Tuesday, October 18, 2011

The U.S. Must Help Veterans Cope with Combat Trauma

Twenty percent of all Iraq and Afghanistan veterans carry either post-traumatic stress disorder (PTSD) or major depression from their service, according to a recent study. This is roughly 400,000 of the 2,000,000 soldiers who have served in the wars. These staggering numbers represent the lasting impact that the atrocities of war can leave on the men and women of our armed forces.

For these soldiers, returning home from the battlefront is the beginning of the fight against psychiatric and neurological disorders.

These conditions are treatable. Therapy and medications are available for the illnesses, and have been shown to be effective. The U.S. Department of Veterans Affairs (VA) also has systems and hospitals in place to take care of individuals suffering from the illnesses.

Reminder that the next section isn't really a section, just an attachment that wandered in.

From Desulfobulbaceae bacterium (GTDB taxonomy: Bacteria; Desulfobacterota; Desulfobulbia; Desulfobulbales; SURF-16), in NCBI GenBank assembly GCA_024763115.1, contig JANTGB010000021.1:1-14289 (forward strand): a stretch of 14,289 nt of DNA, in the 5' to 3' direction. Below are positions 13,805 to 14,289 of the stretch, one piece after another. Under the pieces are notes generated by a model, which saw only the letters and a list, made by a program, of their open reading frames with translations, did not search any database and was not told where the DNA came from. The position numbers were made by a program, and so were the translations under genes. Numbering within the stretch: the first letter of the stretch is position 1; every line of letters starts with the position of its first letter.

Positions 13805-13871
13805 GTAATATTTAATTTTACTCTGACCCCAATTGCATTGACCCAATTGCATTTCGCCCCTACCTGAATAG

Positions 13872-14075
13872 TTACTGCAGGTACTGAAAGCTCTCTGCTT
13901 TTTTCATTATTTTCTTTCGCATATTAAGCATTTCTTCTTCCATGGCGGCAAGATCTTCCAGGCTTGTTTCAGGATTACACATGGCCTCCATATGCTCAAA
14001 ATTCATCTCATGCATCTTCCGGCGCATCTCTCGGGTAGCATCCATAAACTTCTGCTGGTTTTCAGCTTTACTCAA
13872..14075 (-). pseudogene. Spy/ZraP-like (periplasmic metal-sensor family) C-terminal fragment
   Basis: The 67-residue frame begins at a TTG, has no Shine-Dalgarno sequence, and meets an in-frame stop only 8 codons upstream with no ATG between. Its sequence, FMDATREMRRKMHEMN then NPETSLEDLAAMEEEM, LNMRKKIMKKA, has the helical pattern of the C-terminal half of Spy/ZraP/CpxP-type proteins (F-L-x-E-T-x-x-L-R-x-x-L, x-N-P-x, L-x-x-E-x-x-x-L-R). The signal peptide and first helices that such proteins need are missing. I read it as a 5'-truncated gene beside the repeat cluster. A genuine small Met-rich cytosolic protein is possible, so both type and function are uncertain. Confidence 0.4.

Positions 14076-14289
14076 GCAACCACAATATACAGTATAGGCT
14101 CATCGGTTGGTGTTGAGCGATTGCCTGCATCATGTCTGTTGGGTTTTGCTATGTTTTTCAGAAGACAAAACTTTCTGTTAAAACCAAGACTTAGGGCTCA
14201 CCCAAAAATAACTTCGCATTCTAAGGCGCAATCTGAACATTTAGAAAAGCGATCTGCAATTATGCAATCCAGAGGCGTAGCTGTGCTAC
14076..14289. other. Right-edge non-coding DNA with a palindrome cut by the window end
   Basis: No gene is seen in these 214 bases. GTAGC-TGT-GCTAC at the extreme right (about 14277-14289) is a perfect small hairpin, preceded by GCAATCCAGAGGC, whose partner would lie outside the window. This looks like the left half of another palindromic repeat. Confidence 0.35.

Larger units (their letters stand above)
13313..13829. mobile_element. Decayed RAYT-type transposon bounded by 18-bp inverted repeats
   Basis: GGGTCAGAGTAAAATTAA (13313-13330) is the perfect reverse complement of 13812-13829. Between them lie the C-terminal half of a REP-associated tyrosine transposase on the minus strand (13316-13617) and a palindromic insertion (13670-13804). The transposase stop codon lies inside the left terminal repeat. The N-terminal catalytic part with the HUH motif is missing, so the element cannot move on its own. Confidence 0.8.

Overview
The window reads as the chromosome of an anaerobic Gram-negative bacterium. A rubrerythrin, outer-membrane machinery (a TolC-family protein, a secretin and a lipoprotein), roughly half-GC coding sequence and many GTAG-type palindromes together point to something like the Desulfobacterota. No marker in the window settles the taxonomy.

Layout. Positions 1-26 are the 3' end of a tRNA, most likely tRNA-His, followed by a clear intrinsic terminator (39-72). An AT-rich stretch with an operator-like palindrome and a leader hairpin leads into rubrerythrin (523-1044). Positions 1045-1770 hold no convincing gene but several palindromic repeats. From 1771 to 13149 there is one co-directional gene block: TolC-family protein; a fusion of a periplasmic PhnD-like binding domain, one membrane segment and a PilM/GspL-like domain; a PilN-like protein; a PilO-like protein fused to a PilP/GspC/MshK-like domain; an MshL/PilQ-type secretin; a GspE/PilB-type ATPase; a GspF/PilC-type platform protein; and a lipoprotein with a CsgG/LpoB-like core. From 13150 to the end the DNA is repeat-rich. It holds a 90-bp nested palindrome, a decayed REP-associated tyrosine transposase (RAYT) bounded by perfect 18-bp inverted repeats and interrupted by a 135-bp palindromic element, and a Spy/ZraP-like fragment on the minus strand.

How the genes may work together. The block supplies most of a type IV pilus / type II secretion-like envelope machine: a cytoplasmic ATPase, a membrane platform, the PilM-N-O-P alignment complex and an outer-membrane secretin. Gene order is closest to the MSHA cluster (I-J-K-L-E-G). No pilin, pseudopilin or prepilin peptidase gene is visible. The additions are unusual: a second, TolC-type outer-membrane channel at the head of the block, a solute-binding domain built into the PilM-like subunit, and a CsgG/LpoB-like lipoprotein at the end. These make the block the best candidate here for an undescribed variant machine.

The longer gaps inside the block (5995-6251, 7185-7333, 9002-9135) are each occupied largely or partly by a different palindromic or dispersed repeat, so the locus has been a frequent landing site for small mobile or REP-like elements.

Greater awareness of the issues by the civilian population is key. With an election right around the corner, this is the appropriate time for veteran’s health care to become an “issue” to be discussed.
This is not a government program that can be cut, but one that actually needs an increase in funds. Politicians have been debating, and yet this is a topic that has not yet been breached or accounted for.

There is no way for civilians to understand the sacrifices that soldiers have had to make to serve and protect our country. But we can listen to them, educate ourselves, and try to understand.

Whether you agree with the purpose of the wars or not is inconsequential. The men and women of the Armed Forces have been overseas fighting to protect our country and its citizens. We should also be fighting for them.

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